As shown, the read elements 202 are substantially narrower than their corresponding write elements 200, and thus narrower than the tracks 204 they are reading back. This allows the read elements 202 to read back data even if they are not exactly centered over the written tracks 204. However, if the misalignment between the read elements 202 and the center of the written tracks 204 is substantial enough, a point may be reached where the read elements 202 can no longer accurately read back data. That is, the misalignment may cause all or part of the read elements 202 to fall outside of the written tracks 204 such that they can no longer accurately read back data. The misalignment between the read elements 202 and written tracks 204 is generally caused by angular misalignment of the read/write head 112 relative to the magnetic tape 106. This angular misalignment will be discussed in more detail in association with FIGS. 3A and 3B. This angular misalignment is typically referred to as “skew” and may be caused by variations or shifts in the tape stack on the spools 104, 110 or variations in the tape position as it passes over various guiding elements 108.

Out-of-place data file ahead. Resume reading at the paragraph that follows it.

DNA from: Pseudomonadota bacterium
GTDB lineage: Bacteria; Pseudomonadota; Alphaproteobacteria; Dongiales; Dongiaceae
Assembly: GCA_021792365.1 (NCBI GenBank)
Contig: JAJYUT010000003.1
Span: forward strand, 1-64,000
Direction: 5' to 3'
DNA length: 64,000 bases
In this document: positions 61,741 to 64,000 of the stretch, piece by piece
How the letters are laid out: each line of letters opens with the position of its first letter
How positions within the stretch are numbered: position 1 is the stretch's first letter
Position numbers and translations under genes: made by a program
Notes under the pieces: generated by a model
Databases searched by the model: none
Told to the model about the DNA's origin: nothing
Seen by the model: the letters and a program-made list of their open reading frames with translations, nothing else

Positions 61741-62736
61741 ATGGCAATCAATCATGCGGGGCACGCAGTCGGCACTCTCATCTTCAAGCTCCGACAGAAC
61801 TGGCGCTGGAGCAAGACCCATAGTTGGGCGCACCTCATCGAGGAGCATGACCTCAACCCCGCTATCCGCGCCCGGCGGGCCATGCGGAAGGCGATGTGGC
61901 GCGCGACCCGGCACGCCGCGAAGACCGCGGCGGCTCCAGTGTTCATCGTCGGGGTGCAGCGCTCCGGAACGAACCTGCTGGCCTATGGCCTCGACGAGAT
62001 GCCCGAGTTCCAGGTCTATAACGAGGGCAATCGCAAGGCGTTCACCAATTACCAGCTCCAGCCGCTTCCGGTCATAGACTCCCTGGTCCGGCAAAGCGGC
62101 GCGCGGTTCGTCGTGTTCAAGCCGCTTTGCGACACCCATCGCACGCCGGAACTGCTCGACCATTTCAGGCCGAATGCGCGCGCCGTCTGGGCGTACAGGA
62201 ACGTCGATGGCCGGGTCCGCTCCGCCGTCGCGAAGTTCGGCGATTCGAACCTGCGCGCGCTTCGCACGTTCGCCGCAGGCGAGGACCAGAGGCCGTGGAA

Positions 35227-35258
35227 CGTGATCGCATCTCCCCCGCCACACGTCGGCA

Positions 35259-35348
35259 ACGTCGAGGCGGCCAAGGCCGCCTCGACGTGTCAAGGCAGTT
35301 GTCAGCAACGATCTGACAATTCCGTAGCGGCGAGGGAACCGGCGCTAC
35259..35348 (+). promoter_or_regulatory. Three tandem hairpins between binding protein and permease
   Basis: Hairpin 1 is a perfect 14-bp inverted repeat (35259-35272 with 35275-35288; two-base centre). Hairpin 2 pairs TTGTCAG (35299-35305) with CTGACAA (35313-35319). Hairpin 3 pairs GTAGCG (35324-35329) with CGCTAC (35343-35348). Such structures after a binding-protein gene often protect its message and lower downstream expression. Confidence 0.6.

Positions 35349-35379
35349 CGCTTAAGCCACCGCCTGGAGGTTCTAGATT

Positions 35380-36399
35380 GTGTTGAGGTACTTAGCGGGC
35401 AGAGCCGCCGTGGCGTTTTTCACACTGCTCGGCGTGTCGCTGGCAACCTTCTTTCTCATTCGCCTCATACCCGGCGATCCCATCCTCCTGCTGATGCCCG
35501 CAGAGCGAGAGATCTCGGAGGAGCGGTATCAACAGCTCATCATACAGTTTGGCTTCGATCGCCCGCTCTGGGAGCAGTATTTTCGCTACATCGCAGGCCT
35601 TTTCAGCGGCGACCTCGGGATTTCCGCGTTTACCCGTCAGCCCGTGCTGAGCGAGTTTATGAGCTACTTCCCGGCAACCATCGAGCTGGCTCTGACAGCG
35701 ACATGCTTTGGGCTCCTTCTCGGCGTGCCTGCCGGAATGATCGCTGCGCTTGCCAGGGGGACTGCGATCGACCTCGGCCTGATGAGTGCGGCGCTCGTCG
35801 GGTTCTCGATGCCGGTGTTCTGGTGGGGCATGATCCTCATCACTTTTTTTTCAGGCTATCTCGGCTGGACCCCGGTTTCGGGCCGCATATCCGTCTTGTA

In the illustrated embodiment, the read/write head 112 includes eight write elements 200 and eight corresponding read elements 202. This number is provided by way of example and not limitation. The disclosed apparatus and methods may be applicable to any number of write elements 200 and corresponding read elements 202. Furthermore, the relative sizes, dimensions, and spacings of the read and write elements 200, 202, as illustrated in FIG. 2, may not reflect real-world sizes, dimensions, and spacings.

Referring to FIG. 3A, a high-level diagram showing a read element 202 substantially centered over a written track 204 is illustrated. Such an arrangement may correspond to a skew measurement of zero. As shown in FIG. 3A, when the skew is zero, the read element 202 may fall entirely inside the written track 204, thereby allowing the read element 202 to effectively read data encoded in the track 204. Because the read element 202 is narrower than the corresponding write element 200, a certain distance 300 is present on either side of the read element 202. This distance 300 may allow the read element 202 to drift up or down some specified distance 300 relative to the track 204 while still remaining inside the track 204. If the read element 202 moves greater than the specified distance 300, all or part of the read element 202 may fall outside of the written track 204, thereby impairing the ability of the read element 202 to read back data.